According to a 2021 report by the Department for Digital, Culture, Media & Sport, more than a quarter of charities (26%) reported having cyber security breaches or attacks in the 12 months preceding the date of their analysis. Larger charities are more likely to be affected by cybercrime, with 50% of high-income charities (£500k or more) and 68% of very high-income organisations (over £5m) reporting that they have experienced breaches within a 12-month period.
These worrying statistics are accompanied by reports of triple-digit increases in cyberattacks. With no slowdown in sight for security breaches, it is more important than ever for organisations to ensure that their systems are protected as well as can be. For smaller charities and non-profit enterprises, this may present certain challenges from a finance and training perspective. However, there are simple steps that charities of all sizes can take to safeguard their data & protect confidential information relating to donors, trustees, and other stakeholders.
Below we have outlined some of the most important areas that charities need to consider when assessing their IT systems and security.
Ensure that you are securely backing up your data
Whatever the size of your organisation, you are likely to be storing vital documents that would impede your progress if lost. Information such as donor and volunteer details, governing and compliance documents, invoices and payment details must all be stored very carefully. Therefore, all charities must take steps to back up regularly and ensure that important files are not just stored on local machines. Storing all your critical files in the cloud is highly advisable, however, you do need to take care when migrating to a cloud system.
Take steps to protect your charity from malware
The WannaCry outbreak in 2017 is an example of malicious software, or ‘malware’ for short, that affected charities as well as businesses and other types of organisations. To protect your charity against malware attacks like this it is important to use antivirus on all computers, laptops or any other devices that connect to your server. You should prevent trustees, volunteers, and staff from downloading any suspicious apps using one of your organisation’s devices (or prevent them from accessing important data from devices that belong to them but have not been security checked).
It’s also very important to keep all your IT equipment and software up to date (patching) and to ensure there are controls in place in terms of how USB drives and memory cards are used. It’s a good idea to encourage staff to transfer data via cloud storage or email rather than use memory sticks which can be unwittingly infected.
Make sure any smartphones or tablets are safe for use by staff and volunteers
Many charitable organisations have staff and volunteers working “in the field”, where it’s essential for them to be able to access the central server using a mobile device. As such, it’s very important to ensure that these devices are configured properly and connect to your server in the most secure way possible. Essential steps to take to on this front include ensuring adequate password protection is in place; making sure that you can track, lock, and wipe any lost or stolen devices; making sure each device is regularly checked and updated; ensuring apps on each device are updated to the latest versions and ensuring staff and volunteers do not connect to your server using unknown Wi-Fi hotspots.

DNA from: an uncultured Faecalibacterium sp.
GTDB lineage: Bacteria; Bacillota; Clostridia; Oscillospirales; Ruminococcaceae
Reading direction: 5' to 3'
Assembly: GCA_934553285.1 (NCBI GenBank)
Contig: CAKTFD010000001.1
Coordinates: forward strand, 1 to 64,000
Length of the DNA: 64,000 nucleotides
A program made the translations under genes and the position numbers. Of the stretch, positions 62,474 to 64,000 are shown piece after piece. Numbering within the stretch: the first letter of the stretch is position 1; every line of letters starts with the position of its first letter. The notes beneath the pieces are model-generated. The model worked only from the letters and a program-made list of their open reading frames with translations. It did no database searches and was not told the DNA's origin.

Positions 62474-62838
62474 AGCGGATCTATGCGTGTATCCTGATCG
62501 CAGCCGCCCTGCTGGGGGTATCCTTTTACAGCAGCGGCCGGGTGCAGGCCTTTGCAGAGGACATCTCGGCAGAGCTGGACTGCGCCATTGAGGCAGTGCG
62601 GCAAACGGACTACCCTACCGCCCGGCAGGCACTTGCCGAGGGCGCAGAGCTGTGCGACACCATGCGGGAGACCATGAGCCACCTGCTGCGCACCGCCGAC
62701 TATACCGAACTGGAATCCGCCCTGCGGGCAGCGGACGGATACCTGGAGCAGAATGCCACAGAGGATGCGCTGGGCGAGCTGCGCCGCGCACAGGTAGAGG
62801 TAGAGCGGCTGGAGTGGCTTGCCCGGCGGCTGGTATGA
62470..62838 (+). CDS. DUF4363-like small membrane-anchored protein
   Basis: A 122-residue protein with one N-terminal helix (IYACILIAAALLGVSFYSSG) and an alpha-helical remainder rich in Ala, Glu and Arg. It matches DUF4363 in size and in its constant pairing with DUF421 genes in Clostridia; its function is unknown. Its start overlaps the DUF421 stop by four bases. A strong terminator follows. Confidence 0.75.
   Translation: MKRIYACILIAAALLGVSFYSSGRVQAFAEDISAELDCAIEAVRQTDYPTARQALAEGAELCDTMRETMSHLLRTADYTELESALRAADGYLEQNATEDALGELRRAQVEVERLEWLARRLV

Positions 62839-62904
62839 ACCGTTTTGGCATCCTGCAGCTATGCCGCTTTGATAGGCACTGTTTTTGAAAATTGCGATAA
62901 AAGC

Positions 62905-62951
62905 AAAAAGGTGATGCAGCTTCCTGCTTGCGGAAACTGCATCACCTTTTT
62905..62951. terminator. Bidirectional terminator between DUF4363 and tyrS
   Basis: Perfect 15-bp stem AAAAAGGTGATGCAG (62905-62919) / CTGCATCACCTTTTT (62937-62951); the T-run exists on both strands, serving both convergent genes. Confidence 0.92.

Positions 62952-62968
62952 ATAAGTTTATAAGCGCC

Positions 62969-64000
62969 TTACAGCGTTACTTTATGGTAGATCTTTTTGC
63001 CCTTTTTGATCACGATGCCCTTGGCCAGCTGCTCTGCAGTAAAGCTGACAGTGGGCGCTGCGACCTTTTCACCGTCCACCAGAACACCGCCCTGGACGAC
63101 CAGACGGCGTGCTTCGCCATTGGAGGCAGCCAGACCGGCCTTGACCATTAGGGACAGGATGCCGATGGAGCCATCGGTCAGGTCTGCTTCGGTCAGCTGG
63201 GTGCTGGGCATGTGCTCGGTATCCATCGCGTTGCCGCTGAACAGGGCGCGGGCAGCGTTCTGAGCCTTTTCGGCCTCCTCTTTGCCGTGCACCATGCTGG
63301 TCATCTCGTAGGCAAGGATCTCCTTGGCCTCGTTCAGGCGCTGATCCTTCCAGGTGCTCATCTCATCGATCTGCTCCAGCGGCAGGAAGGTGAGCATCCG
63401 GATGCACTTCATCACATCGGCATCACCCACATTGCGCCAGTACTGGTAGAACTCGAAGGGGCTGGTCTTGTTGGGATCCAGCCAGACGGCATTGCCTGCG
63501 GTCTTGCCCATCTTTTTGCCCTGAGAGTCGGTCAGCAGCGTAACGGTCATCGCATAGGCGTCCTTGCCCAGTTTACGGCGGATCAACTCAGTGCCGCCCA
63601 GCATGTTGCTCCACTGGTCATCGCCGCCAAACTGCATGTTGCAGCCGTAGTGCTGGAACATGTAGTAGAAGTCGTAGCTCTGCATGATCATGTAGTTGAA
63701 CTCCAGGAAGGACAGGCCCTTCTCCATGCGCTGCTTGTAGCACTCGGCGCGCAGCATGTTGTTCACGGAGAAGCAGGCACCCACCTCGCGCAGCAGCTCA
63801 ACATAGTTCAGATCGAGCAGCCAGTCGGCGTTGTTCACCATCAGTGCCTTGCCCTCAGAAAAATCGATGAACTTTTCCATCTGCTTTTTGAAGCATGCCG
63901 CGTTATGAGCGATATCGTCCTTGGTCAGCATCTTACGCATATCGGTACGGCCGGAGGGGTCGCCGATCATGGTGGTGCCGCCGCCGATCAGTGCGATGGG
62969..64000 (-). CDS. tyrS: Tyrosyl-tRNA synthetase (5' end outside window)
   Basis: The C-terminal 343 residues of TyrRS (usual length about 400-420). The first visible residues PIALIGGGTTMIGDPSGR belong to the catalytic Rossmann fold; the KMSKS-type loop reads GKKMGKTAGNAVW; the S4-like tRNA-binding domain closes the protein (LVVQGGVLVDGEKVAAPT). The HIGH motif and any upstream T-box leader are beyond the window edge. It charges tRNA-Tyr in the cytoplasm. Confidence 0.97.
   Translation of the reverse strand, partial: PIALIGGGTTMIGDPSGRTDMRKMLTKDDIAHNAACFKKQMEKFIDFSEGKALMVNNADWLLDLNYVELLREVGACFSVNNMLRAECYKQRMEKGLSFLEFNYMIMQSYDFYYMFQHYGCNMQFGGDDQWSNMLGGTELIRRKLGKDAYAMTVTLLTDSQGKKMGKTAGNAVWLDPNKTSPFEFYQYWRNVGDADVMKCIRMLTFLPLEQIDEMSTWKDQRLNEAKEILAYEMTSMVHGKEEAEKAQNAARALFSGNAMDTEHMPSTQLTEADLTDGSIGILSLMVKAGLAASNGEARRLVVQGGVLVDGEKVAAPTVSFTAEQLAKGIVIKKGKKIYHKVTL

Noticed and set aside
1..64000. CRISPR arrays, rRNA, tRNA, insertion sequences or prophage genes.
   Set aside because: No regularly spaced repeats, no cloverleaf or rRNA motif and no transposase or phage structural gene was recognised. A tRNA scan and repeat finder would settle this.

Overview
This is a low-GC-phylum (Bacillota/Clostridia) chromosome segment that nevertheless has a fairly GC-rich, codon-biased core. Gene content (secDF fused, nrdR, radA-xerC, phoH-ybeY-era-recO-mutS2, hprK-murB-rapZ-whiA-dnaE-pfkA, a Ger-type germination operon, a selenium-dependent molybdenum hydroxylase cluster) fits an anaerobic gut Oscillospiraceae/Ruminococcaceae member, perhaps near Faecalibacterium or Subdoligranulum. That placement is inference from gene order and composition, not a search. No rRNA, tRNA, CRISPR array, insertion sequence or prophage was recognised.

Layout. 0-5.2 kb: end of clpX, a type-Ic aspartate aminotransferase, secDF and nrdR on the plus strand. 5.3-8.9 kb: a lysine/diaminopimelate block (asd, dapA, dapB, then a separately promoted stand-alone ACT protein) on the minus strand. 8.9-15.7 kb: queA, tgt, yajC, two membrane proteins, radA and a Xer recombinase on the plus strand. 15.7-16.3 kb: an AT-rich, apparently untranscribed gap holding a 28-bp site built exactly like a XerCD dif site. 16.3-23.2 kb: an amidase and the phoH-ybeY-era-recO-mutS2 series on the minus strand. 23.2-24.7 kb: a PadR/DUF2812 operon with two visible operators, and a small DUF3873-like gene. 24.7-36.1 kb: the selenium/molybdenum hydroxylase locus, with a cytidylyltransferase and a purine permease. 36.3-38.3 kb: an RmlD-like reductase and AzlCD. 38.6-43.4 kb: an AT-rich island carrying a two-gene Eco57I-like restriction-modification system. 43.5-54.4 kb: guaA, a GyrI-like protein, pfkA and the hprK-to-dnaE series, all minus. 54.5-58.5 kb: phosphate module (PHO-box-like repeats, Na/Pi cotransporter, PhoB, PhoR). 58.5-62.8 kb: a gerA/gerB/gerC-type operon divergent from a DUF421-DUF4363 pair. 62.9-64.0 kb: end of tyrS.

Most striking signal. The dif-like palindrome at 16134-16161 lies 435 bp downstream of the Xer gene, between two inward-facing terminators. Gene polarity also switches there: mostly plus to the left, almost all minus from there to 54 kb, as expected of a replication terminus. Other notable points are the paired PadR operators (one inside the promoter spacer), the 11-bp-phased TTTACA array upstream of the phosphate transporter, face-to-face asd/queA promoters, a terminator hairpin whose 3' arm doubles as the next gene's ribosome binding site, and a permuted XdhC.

Look at ways of using passwords to protect your data
All the devices used by people within your charity will contain sensitive data such as the personal information of donors, supporters, trustees, volunteers, and staff members. It is essential that this information is available to you and other senior people in the management team but not to unauthorised users. Steps you can take on this front include using two-factor authentication for access to important accounts; banning the use of predictable or easy passwords; using password manager systems that enable tiered access to different file systems dependent on the seniority of the end-user, and ensuring that default passwords can never be used to access any parts of your server.
Take steps to avoid phishing attacks
Phishing is where cybercriminals send mass communications to many different targets (typically via email) where they ask for sensitive information such as bank details or access to an online account. Often these communications will include a link to a website that imitates a well-known brand or institution. Phishing attacks are becoming increasingly sophisticated, with their communications and websites looking near-identical to the brands they are imitating.
There are several things you can do to try to mitigate the impact of a phishing attack. This includes configuring your accounts and devices so that only very senior people within your organisation have access to the most sensitive data; offering basic training to staff and volunteers so that they are equipped with the skills to understand what a potential phishing communication looks like; regularly scan your IT systems for evidence of any irregularities, and put in place spam detection software to help syphon suspicious inbound mail.
Get assistance assessing the IT infrastructure of your charity
Are you concerned about the IT setup or security of your charity’s systems and servers? The team at help4IT have many years of experience providing IT support for charities, non-profits, and NGOs. Read how we assisted Age UK and Meals on Wheels, or simply call us for an informal chat with one of our friendly IT consultants.